“This approach is a remnant of the theory of the ‘socialist camp’ proclaimed by supporters of the old Soviet model. They gambled on defeating the enemy by means of a series of economic successes and geopolitical achievements, forgetting that one cannot defeat capitalism at its own game. Peripheral – or less industrialised – economies in particular can never triumph in a competition with imperialist powers that have controlled the world market for centuries. The success of socialism requires a continuous sequence of processes that undermine global capitalism.”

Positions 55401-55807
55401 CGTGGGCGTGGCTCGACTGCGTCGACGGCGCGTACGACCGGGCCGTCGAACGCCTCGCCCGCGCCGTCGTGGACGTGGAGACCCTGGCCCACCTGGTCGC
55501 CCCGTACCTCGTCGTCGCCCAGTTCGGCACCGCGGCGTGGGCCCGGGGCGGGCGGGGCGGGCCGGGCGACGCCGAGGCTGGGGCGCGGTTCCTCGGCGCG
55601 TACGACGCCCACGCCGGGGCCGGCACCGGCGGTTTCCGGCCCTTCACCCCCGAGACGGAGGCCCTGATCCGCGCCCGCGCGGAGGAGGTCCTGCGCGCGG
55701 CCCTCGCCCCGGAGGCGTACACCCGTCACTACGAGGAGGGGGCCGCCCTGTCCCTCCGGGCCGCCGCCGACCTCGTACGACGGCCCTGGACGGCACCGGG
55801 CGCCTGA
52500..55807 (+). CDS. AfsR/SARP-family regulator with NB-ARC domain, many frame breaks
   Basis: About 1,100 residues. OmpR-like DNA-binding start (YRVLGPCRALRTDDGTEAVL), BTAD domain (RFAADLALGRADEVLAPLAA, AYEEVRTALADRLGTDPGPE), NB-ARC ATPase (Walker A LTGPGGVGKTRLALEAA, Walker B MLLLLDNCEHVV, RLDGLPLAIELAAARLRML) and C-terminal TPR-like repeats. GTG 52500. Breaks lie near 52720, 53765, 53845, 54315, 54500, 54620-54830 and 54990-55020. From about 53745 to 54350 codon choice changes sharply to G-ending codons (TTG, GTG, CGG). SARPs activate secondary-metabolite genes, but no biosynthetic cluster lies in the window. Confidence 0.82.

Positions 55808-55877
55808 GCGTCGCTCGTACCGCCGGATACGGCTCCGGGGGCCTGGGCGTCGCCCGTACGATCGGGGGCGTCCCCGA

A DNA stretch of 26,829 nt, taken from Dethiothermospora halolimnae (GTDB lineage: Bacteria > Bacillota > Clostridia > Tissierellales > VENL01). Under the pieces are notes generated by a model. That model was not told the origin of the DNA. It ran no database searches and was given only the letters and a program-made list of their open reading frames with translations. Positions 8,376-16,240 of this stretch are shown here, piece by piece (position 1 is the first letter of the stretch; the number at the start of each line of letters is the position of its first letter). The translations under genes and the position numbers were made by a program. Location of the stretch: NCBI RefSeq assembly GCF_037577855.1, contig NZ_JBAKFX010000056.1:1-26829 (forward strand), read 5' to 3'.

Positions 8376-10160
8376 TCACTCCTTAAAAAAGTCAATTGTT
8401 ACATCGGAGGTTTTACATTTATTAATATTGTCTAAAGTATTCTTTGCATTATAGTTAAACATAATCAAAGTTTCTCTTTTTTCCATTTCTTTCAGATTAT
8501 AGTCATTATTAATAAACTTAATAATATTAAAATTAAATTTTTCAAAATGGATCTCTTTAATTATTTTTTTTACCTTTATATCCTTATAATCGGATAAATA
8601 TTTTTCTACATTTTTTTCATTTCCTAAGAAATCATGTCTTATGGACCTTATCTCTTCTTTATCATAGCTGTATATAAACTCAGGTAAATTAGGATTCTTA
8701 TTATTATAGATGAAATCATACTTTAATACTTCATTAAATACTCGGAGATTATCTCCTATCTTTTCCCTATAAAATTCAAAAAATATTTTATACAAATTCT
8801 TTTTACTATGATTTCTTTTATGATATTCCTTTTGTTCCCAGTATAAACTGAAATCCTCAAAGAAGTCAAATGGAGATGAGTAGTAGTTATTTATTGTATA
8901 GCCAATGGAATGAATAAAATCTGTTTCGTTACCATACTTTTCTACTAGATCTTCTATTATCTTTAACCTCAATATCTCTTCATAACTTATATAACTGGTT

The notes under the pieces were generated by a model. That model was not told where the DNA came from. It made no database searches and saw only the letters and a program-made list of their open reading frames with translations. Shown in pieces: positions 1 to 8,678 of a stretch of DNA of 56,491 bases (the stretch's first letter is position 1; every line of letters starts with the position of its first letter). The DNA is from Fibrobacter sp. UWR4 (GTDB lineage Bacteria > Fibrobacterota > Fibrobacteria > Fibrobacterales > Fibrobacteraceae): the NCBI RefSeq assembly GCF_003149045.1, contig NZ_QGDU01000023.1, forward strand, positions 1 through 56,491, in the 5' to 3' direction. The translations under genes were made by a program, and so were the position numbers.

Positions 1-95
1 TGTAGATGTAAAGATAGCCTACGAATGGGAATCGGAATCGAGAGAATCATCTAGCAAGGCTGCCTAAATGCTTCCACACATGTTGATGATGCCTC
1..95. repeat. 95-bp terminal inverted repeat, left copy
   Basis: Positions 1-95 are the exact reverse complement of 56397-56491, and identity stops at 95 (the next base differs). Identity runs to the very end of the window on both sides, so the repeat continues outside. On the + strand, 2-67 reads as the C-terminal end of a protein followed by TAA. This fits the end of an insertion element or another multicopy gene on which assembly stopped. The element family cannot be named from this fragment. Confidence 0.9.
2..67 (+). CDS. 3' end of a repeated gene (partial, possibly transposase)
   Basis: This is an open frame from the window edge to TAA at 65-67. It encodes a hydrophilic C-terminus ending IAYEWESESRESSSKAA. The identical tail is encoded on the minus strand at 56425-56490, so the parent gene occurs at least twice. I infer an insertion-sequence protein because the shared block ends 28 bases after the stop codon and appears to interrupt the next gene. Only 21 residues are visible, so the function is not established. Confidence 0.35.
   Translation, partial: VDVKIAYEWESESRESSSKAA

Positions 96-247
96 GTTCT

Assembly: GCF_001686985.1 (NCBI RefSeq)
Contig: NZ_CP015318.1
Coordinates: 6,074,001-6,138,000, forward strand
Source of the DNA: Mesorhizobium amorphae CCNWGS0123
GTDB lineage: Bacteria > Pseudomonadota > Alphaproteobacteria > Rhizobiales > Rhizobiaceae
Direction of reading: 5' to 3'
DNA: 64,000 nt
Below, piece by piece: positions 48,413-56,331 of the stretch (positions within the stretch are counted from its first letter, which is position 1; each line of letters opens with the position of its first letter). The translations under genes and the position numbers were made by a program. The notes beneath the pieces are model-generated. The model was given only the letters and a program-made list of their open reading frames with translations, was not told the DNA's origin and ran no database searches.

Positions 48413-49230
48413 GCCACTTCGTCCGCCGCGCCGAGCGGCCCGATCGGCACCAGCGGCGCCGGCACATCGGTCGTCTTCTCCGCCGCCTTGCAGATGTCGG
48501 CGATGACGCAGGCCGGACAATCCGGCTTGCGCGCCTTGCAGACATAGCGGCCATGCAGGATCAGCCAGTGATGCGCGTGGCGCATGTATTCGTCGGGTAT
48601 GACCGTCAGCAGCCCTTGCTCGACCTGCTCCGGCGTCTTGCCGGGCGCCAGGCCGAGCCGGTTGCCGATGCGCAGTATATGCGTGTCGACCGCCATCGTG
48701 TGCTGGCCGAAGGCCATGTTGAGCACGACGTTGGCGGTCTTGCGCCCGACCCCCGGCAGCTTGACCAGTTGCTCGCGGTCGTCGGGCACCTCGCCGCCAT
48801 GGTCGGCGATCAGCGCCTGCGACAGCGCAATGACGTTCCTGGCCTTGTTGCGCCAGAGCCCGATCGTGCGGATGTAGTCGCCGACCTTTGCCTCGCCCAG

For a number of reasons, the “two camps” approach had a strong resonance for southern African liberation movements (and the SACP) in the 1960s, 70s and into the 1980s. With the collapse of the “socialist camp”, demoralisation was a likely (if mistaken) outcome. In Latin America in that period, by contrast, many major left movements (all with their own strengths and weaknesses) were less inclined to base their strategies on the existence of an alternative socialist bloc. This is surely one of several reasons why an important (but, of course, complex and uneven) wave of popular, anti-capitalist socialist renewal is now welling up across Latin America, from Mexico through Bolivia to Argentina.